Opinion

Is the Sensex obsession justified?

Madan Sabnavis | Updated on November 13, 2019 Published on November 12, 2019

A buoyant capital market does not always translate into improved investment activity in the economy

Tracking the stock markets has become an obsession, even though the movements in indices appear to be contrary to everything that they are supposed to reflect. Slow growth, low employment generation, sluggish consumption, stagnant investment etc are the realities of today. But stock indices spew optimism. Policymakers ensure that their announcements are in sync with the markets. The media spends several hours every day explaining how various stocks are going to move and news pages have experts conjecturing future peaks. The mood is almost always bullish and data is presented to show that the direction is potentially upward.

Just how accurate is the stock market, or the benchmark Sensex, in representing the economy to warrant such attention?

Representing market

The Sensex is believed to represent the market as most references are to this index. There are other indices which come into play, but the focus is always on the Sensex or Nifty and the new peaks of 29,000 (remember Everest?), or now, (beyond) 40,000. In fact, after every major announcement — such as the credit policy, Budget, bank mergers or housing finance packages — all eyes on the next day are on the Sensex to see if things have changed. Often, the impact of these announcements last for a single session, if not a few hours, and then things go back to normal. This raises a question on the obsession with these indices.

From the policymakers’ point of view, the logic is that when the capital market does well, companies are able to mobilise capital, which helps in investment and hence capital formation required for future growth. Therefore, the capital market is a kind of fulcrum for future growth and becomes the prayer book. But data has a different tale to tell.

 

 

During the last two years, when the GDP growth slowed down considerably, the Sensex moved from 29,620 (2016-17) to 38,672 (2018-19). There is talk of the GDP growth slowing down further this year to just about 6 per cent, if not lower, while the Sensex has crossed the 40,000-mark and is aiming for 42,000 next.

Certain critical variables have been listed in the table for the period 2010-11 to 2018-19 which should ideally be related with the Sensex. Growth in net profits refers to that of the 30 Sensex companies. The mutual funds and FPI flows in equity are absolute flows in rupees while the GFCF (Gross Fixed Capital Formation) rate is the capital formation rate expressed as a percentage of the GDP. The coefficient of correlation of change in the Sensex is mapped with these variables.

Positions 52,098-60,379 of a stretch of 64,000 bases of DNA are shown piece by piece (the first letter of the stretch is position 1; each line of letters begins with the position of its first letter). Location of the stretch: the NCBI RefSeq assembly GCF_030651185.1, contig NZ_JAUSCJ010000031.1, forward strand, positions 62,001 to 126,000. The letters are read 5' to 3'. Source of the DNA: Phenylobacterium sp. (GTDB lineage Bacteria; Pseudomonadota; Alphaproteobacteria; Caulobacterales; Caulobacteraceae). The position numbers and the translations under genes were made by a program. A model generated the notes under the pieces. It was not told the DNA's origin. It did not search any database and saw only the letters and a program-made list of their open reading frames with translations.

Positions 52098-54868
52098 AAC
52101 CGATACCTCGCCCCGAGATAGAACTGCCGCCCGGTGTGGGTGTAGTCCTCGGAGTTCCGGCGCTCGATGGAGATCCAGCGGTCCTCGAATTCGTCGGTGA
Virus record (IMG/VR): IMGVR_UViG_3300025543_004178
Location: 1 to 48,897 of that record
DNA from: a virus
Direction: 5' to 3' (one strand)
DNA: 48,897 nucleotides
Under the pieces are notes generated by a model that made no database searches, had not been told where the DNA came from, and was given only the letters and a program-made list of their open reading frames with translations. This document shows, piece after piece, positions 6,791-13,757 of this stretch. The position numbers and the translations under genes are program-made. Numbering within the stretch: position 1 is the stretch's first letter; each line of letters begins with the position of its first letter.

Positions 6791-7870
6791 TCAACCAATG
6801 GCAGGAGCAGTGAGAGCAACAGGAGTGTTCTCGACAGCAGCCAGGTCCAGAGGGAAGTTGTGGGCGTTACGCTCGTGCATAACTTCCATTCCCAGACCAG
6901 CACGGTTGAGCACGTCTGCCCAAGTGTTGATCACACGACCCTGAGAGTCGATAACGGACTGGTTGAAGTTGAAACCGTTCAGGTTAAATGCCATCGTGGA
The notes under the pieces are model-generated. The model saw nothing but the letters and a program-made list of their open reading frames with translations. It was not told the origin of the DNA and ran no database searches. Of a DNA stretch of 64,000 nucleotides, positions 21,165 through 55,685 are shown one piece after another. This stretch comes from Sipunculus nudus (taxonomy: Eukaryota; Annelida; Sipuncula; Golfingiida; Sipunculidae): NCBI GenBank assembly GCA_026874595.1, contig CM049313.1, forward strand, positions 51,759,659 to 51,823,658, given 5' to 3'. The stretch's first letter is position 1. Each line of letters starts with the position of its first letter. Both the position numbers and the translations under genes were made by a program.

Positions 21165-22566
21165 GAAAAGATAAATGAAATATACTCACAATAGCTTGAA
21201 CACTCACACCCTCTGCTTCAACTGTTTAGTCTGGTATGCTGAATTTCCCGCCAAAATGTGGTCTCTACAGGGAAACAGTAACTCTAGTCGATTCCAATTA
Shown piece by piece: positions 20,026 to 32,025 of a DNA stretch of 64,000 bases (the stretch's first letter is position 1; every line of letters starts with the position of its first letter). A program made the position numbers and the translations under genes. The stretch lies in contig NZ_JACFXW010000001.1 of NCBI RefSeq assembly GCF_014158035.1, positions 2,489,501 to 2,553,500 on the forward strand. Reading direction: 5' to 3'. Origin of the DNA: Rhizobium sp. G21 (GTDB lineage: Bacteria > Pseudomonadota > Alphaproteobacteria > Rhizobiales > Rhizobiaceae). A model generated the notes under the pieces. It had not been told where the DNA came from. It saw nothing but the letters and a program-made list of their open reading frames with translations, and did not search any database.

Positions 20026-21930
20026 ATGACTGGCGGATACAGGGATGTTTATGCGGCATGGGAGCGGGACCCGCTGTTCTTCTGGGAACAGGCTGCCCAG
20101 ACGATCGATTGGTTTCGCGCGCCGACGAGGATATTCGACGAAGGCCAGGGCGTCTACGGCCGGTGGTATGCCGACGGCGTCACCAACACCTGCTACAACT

Varying relations

In terms of the coefficient of correlation, the range is between 0.25-0.32, with that of capital formation (GFCF) being negative. The highest coefficient is for net profit growth, which can be expected as it pertains to the Sensex companies.

The relation between Sensex movements and the GDP growth is quite interesting. While the coefficient of correlation is low, there appears to be a better relation in terms of direction of change. In two of the three years when the GDP growth rate slowed down, the Sensex also registered a lower change in growth rate. In four of the five years when the GDP growth rate improved, the rate of growth of the Sensex also increased. The only exception was 2015-16, when an increase in the GDP growth was met with a decline in the stock index.

The net profit growth of Sensex companies is probably the indicator that comes closest to the Sensex movements. Here, the coefficient of correlation is the best at 0.32 (which is not really high), thereby showing that high swings in Sensex have limited association with high changes in net profit. There are aberrations in 2011-12, 2013-14, 2014-15 and 2017-18.

A low correlation does imply that profit is not the sole driver of the 30 stocks; other factors, including expected earnings, the expansion plans of these companies, governance changes, quality of assets (if the company is a bank) etc, play a role as well. Therefore, profits can explain stock market movements only to an extent.

Capital formation rates

However, the surprise here is the link with the GFCF rate of the economy, where the coefficient is negative. This means that a high increase in Sensex is associated with low capital formation rates. Hence the argument that the stock market is linked with investment activity is negated.

As a corollary, the premise that giving incentives to the stock market helps in investment is not correct. The conundrum is easy to explain. The Sensex comprises only 30 stocks, of which 12 are in the banking and IT space, where there is limited investment in capital. The rest of the companies can invest, but have sectoral constraints.

The relation with mutual funds, where AUMs tend to increase, has not been very sharp; this is surprising. The same holds true for FPI investment flows into equities, where the correlation is low at 0.28.

Hence, even two entities that invest in the markets do not have a strong linkage here. In fact, 2015-16 appears to be the turning point for FPIs, which otherwise related well with the Sensex changes. Subsequently, the relation severed.

Therefore, while one can see some signs of relationship — albeit feeble — between the Sensex and other economic variables, there is reason to believe that even on a long-term basis there are extraneous forces driving the indices. There is definitely no set method to this madness.

The writer is Chief Economist, CARE Ratings. Views are personal

Published on November 12, 2019
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